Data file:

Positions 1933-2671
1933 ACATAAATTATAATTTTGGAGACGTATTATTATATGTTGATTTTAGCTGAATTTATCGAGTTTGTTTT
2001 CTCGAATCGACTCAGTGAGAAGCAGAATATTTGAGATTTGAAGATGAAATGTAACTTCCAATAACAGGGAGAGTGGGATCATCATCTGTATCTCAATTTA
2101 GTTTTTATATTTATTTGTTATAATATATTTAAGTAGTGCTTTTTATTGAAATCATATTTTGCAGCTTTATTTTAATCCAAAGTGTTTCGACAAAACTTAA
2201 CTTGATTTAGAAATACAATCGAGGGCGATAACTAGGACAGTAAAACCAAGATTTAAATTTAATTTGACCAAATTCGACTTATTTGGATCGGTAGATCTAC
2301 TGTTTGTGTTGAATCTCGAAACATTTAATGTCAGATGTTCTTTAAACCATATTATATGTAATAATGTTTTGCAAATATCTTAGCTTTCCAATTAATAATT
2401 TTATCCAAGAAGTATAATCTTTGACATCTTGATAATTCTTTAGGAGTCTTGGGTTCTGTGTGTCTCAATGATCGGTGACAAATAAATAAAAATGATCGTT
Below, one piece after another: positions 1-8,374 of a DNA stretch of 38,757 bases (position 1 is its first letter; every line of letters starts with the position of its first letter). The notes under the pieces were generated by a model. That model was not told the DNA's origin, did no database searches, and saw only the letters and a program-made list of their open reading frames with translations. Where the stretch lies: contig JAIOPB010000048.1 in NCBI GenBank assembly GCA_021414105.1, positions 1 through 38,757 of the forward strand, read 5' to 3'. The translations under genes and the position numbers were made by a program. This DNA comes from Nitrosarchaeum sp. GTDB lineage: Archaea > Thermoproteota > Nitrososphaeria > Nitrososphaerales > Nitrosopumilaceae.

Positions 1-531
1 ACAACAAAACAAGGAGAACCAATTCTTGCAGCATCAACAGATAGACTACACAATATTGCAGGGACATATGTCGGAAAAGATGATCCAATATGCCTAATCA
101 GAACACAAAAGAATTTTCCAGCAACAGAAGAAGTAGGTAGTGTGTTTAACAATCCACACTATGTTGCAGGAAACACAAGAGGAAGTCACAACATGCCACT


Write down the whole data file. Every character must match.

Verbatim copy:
Positions 1933-2671
1933 ACATAAATTATAATTTTGGAGACGTATTATTATATGTTGATTTTAGCTGAATTTATCGAGTTTGTTTT
2001 CTCGAATCGACTCAGTGAGAAGCAGAATATTTGAGATTTGAAGATGAAATGTAACTTCCAATAACAGGGAGAGTGGGATCATCATCTGTATCTCAATTTA
2101 GTTTTTATATTTATTTGTTATAATATATTTAAGTAGTGCTTTTTATTGAAATCATATTTTGCAGCTTTATTTTAATCCAAAGTGTTTCGACAAAACTTAA
2201 CTTGATTTAGAAATACAATCGAGGGCGATAACTAGGACAGTAAAACCAAGATTTAAATTTAATTTGACCAAATTCGACTTATTTGGATCGGTAGATCTAC
2301 TGTTTGTGTTGAATCTCGAAACATTTAATGTCAGATGTTCTTTAAACCATATTATATGTAATAATGTTTTGCAAATATCTTAGCTTTCCAATTAATAATT
2401 TTATCCAAGAAGTATAATCTTTGACATCTTGATAATTCTTTAGGAGTCTTGGGTTCTGTGTGTCTCAATGATCGGTGACAAATAAATAAAAATGATCGTT
Below, one piece after another: positions 1-8,374 of a DNA stretch of 38,757 bases (position 1 is its first letter; every line of letters starts with the position of its first letter). The notes under the pieces were generated by a model. That model was not told the DNA's origin, did no database searches, and saw only the letters and a program-made list of their open reading frames with translations. Where the stretch lies: contig JAIOPB010000048.1 in NCBI GenBank assembly GCA_021414105.1, positions 1 through 38,757 of the forward strand, read 5' to 3'. The translations under genes and the position numbers were made by a program. This DNA comes from Nitrosarchaeum sp. GTDB lineage: Archaea > Thermoproteota > Nitrososphaeria > Nitrososphaerales > Nitrosopumilaceae.

Positions 1-531
1 ACAACAAAACAAGGAGAACCAATTCTTGCAGCATCAACAGATAGACTACACAATATTGCAGGGACATATGTCGGAAAAGATGATCCAATATGCCTAATCA
101 GAACACAAAAGAATTTTCCAGCAACAGAAGAAGTAGGTAGTGTGTTTAACAATCCACACTATGTTGCAGGAAACACAAGAGGAAGTCACAACATGCCACT